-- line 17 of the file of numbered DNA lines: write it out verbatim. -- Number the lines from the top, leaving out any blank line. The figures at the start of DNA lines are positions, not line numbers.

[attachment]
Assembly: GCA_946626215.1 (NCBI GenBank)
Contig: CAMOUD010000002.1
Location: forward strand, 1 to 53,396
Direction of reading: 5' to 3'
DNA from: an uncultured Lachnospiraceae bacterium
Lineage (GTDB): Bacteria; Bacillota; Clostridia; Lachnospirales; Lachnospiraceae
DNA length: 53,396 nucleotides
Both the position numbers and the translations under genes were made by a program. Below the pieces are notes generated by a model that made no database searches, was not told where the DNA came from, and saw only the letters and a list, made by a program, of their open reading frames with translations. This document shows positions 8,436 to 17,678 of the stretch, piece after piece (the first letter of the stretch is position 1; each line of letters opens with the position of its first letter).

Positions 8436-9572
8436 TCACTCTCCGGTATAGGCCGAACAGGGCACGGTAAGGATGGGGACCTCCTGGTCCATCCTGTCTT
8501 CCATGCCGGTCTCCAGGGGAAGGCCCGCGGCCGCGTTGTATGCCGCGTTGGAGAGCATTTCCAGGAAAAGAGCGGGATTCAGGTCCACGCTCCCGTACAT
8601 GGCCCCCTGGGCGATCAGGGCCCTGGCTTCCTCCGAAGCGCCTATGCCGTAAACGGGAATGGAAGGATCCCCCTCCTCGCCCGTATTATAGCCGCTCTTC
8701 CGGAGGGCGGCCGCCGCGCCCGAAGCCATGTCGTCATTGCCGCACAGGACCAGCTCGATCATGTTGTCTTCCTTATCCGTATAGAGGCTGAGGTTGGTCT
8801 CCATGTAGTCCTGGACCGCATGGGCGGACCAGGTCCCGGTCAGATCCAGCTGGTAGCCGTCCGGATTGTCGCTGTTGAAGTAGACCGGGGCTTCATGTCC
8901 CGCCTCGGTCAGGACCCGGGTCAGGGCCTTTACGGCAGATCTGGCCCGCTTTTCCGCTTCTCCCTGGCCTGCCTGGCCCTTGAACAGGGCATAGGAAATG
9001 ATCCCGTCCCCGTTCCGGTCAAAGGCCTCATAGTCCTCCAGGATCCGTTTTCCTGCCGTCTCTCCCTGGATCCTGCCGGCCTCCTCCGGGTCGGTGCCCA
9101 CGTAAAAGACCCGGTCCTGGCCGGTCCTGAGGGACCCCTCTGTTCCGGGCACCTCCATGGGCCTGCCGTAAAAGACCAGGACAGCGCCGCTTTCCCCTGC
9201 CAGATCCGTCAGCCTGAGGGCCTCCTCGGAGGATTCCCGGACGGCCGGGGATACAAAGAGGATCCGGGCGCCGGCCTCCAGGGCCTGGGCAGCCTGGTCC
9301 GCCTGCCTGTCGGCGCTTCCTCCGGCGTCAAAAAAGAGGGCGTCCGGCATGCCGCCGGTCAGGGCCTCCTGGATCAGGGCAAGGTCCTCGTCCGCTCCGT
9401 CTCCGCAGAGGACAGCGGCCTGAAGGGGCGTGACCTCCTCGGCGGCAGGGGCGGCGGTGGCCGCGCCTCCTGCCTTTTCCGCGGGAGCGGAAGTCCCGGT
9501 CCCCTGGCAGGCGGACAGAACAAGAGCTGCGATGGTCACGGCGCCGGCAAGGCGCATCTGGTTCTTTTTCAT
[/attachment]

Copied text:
9101 CGTAAAAGACCCGGTCCTGGCCGGTCCTGAGGGACCCCTCTGTTCCGGGCACCTCCATGGGCCTGCCGTAAAAGACCAGGACAGCGCCGCTTTCCCCTGC